• The Payment Brands (Enforcement): Only answers questions about their specific compliance program.  Visa’s CISP, MasterCard’s SDP, American Express’s DSOP, Discover’s DISC, and JCB’s DSP all refer to PCI as the common set of controls, but all have different requirements to comply3.  You should ask them about fines or when to submit an SAQ.  Don’t ask them about the intent of a PCI requirement (though they will likely answer to assist you) or if RSA’s SecurID is the only thing that will satisfy Requirement 8.2.  While they may try to assist, I typically see (with one exception) payment brands avoid those discussions, especially when their competitors are present.
  • Your Acquirer (Enforcement): Most compliance questions are better suited for your acquirer because they are responsible for your actions on the payment network.  Acquirers don’t have all the answers, and you should not ask them if <Insert Whatever Vendor Here> EV-SSL will comply with Requirement 4.1 (hint… it will) or the intent behind a particular requirement.  Again, they may try to point you in the right direction, but Payment Brands are responsible for enforcement of PCI, and they enforce it on your Acquirer who then enforces it on you.
  • Your QSA (Interpretation): Your QSA, or ISA if you have gone that route, is an important step in the PCI DSS process.  If you don’t like her, the process is going to be a pain.  Alternatively, if she works well with your company, things will work out much better for everyone in the end.  It’s your QSAs job to weigh all the guidance from the Council and apply it to your individual environment to determine it’s compliance with PCI DSS.  Ask her questions about specific technologies and their compliance in your environment.  Don’t forget to tell her EVERYTHING about the solution.  Context is a real issue with these types of questions.

Now you know the roles played by each player, and you know only to ask the Council about intent related questions.  So how do you get the biggest bang for your buck at the community meeting?  Stick to the intent.

Never-ever-never-ever-ever-not-ever-never start a question with something like “I have a client that …” or “I deployed Microsoft Sharepoint…”  Those questions are probably too specific, smell of someone fishing for free consulting, and do not get to the intent of a requirement.  Even if you have a valid question on the intent of PCI DSS, starting your inquiry off this way will cause members of the Council to get a little skittish.  Let’s walk through an example.

Christopher is the compliance manager for a regional, medium size retailer. For some of his stores, he is considering installing a single beefy server that will run some kind of bare metal hypervisor and multiple guest instances to replace the existing four servers in each store.  Some of these servers must comply with PCI DSS, some may not.  Christopher read PCI DSS Requirement 2.2.1 and is wondering if his virtualization strategy will comply with PCI DSS.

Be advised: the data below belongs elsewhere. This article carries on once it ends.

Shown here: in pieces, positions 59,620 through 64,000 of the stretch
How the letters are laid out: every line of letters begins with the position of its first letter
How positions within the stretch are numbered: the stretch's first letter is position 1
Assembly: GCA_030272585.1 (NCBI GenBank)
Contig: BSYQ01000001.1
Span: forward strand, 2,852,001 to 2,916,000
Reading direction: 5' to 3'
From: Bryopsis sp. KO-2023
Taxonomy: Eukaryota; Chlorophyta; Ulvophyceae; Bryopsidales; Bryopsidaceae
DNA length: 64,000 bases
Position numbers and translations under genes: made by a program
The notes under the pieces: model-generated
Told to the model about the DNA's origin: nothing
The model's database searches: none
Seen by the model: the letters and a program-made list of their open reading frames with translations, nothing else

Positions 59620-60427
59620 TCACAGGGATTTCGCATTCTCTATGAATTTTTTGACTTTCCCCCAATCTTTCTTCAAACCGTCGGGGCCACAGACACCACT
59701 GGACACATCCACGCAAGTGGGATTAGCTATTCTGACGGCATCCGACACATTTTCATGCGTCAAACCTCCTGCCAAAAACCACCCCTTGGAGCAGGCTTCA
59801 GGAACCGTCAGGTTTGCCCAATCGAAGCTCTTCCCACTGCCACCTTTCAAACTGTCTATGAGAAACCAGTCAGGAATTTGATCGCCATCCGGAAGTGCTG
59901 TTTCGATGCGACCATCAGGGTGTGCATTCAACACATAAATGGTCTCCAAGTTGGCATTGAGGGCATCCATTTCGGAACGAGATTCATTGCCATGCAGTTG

Here’s how Christopher can ask the question to guarantee he will get one of the five answers above:

Can I run VMWare ESXi in my store and comply with PCI DSS?

The answer will be #2 from the list above if you ask the Council.  If you ask a QSA, they would likely say “Yes, but it depends on how you set it up.”

Here’s how the question SHOULD be asked.

Is the intent of PCI DSS 1.2 to define a server as a physical machine or would virtualization work?

The answer you will get back is probably something like “Virtualization can definitely be considered for PCI DSS Requirement 2.2.1, and the implementation should be validated by your QSA.”

Excellent!  An answer that is meaningful!  The first of those two questions is best asked of a PCI Expert, the second is one where you have done your basic research, and are really trying to understand the intent of the controls so you can design a compliant solution.

So when you go to ask the Council a question, be sure that they are the correct group to ask, and that you ask it in a way they can answer it.  More posts coming soon including my next installment, How To Define Cardholder Data!

This post originally appeared on BrandenWilliams.com.

  1. including seeing Russo dress up like Elvis which I did not take a picture of… see Bob? I can play within the rules :).  More on the handling of social media later…. it was not handled well. []
  2. Yes, we had one like that in 2007. []
  3. Look for more on this topic in coming days []